There are such beautiful themes here. Jo Thomas understands that what we all need is human connection, friendship and the chance to follow our hearts. Relationships in Finding Love at the Christmas Market are not perfect. Characters are affected by self-doubt, illness, grief and disability and yet we are shown that there is always love even in the bleakest of times. Finding Love at the Christmas Market is exactly the kind of book we all need, especially in the difficult times we’ve been experiencing.

Distil the essence of Christmas – love, simplicity, family and friends and this is what you have in Jo Thomas’ writing. Finding Love at the Christmas Market is a wonderful, heart-warming read for any time of year and I loved it.

About Jo Thomas

jo thomas

Jo Thomas worked for many years as a reporter and producer, first for BBC Radio 5, before moving on to Radio 4’s Woman’s Hour and Radio 2’s The Steve Wright Show. In 2013 Jo won the RNA Katie Fforde Bursary. Her debut novel, The Oyster Catcher, was a runaway bestseller in ebook and was awarded the 2014 RNA Joan Hessayon Award and the 2014 Festival of Romance Best Ebook Award. Jo lives in the Vale of Glamorgan with her husband and three children.

You can visit Jo’s website, find her on Facebook and follow her on Twitter @jo_thomas01.

Looking Back On 2020 Including My Favourite Reads

Well 2020’s been a bit of a year hasn’t it? I don’t usually share my books of the year until 31st December but have decided as of today I am taking a break from blogging and social media until 2021.

For me 2020 actually began to go pear shaped at 1.35AM on Boxing Day morning 2019 when we got an emergency call out to my Mum and had to dash round to sort her out. She was unwell for several weeks and looking after her has been an ongoing issue throughout the year. Between then and New Year I discovered the slight discomfort in my cheek was actually coming from an abscess in a tooth. Several visits to a specialist in Cambridge, another in Melton Mowbray and many hundreds of pounds poorer, it transpires the infection has probably been dormant for years as I had a rogue hidden canal between two tooth roots. I’ve had the tooth extracted and the one event in the diary for 2021 so far is an indirect sinus lift and an implant to look forward to, although with the spiralling cases of Covid I may postpone that treatment until I’ve had the vaccine!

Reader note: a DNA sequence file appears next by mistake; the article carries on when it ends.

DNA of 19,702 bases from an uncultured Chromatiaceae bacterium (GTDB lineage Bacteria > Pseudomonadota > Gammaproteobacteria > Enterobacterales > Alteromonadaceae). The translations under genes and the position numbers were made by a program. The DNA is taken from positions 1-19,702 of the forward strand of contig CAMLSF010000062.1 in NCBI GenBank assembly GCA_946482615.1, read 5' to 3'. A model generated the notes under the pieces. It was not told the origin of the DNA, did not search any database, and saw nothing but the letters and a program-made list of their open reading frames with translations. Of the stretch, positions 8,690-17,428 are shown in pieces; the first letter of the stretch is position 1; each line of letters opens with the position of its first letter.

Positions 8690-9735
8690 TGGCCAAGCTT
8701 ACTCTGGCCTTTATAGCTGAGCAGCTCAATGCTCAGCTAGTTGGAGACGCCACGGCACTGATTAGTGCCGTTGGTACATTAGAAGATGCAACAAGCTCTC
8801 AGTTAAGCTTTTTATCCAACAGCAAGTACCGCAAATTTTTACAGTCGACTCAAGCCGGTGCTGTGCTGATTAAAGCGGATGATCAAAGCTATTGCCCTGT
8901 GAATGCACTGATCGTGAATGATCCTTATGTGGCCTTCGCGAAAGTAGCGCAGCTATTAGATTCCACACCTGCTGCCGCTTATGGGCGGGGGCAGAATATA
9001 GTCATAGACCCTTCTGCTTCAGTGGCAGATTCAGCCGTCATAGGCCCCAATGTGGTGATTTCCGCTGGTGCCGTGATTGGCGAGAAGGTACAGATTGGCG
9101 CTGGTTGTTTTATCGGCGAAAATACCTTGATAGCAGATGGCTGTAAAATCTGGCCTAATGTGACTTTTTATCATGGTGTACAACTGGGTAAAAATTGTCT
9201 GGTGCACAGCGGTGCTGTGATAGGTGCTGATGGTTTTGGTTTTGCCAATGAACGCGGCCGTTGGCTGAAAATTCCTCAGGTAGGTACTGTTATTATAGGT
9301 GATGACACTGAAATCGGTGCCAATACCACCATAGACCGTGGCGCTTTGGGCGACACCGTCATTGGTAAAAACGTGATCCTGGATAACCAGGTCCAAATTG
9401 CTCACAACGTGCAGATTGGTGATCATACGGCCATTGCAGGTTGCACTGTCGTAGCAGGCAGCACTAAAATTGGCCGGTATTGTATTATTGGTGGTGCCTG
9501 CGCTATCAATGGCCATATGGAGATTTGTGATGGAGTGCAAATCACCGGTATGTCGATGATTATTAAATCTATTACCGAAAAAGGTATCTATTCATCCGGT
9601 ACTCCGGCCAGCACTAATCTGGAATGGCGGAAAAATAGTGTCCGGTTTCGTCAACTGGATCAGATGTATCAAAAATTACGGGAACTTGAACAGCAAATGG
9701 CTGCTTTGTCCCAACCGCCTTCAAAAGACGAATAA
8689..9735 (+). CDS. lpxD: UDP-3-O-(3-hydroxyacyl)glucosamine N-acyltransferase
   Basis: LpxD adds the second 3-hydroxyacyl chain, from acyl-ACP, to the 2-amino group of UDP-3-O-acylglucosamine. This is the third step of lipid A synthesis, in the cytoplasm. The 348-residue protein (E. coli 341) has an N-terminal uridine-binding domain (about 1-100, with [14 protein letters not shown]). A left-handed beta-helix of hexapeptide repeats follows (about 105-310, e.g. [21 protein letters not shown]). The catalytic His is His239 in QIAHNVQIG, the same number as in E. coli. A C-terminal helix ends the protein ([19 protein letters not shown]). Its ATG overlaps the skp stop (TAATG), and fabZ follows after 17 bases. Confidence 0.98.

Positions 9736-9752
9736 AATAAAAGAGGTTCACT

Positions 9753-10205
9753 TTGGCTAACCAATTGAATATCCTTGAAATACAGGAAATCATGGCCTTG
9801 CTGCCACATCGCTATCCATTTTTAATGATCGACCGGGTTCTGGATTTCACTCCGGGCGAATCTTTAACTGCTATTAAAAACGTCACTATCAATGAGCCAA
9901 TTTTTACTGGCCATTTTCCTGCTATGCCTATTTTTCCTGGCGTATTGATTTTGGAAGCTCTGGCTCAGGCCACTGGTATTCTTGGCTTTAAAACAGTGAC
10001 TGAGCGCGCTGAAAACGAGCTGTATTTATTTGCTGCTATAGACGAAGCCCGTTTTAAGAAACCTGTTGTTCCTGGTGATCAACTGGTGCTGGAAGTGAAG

Speaking of Covid, some of you know that my husband and I are nick-named the CLASHes – the Curse of Linda and Steve Hill – because, although we love travel, wherever we go there seems to be a problem. For example, we’ve had a car bomb in Spain, an earthquake in Cyprus, massacres in Egypt, floods after 27 years of drought in Africa and all kinds of ‘adventures’. I was even beaten up by a kangaroo in Australia and of course, when we visited Uluru, one of the driest places on earth, it rained.

When I tell you that we were meant to be touring China in September this year, flying into Wuhan and then, after the tour, we should have been boarding The Diamond Princess for a return to Japan on a cruise, you might see what those friends mean about the kind of luck we bring! We had intended to return to Barcelona in May and cruise the Norwegian Fjords in June after heading back to India for most of March as we’ve only ever been to Mumbai, and the centre of India to tiger reserves, before. Sadly none of those things came to pass.

We did, however, decide to blow my forthcoming lump sum from when I turn 60 in April 2021 on a motorhome. We collected it on 1st October and, before the second lockdown and then being slammed into tier 3, we managed to have a day trip to Hunstanton, two nights in Sutton-on-Sea and two nights in the Norfolk Broads as we didn’t have to use any facilities that brought us into contact with others. Oh the glamour! Not quite the Taj Mahal or the Great Wall of China but we saw an otter, a seal and a marsh harrier and we appreciate how lucky we are to have been able to get away at all.

I have been exceptionally cautious during the Covid pandemic, to the extent that I have been ridiculed and vilified by some! But when one of its consequences is to thicken the blood and my husband has already had a stroke when he was 56, I’m happy to be scorned if it means it keeps him safe. Add in my 87 year old mother whose shopping I take twice a week and I know I’m doing the right thing until we are all vaccinated.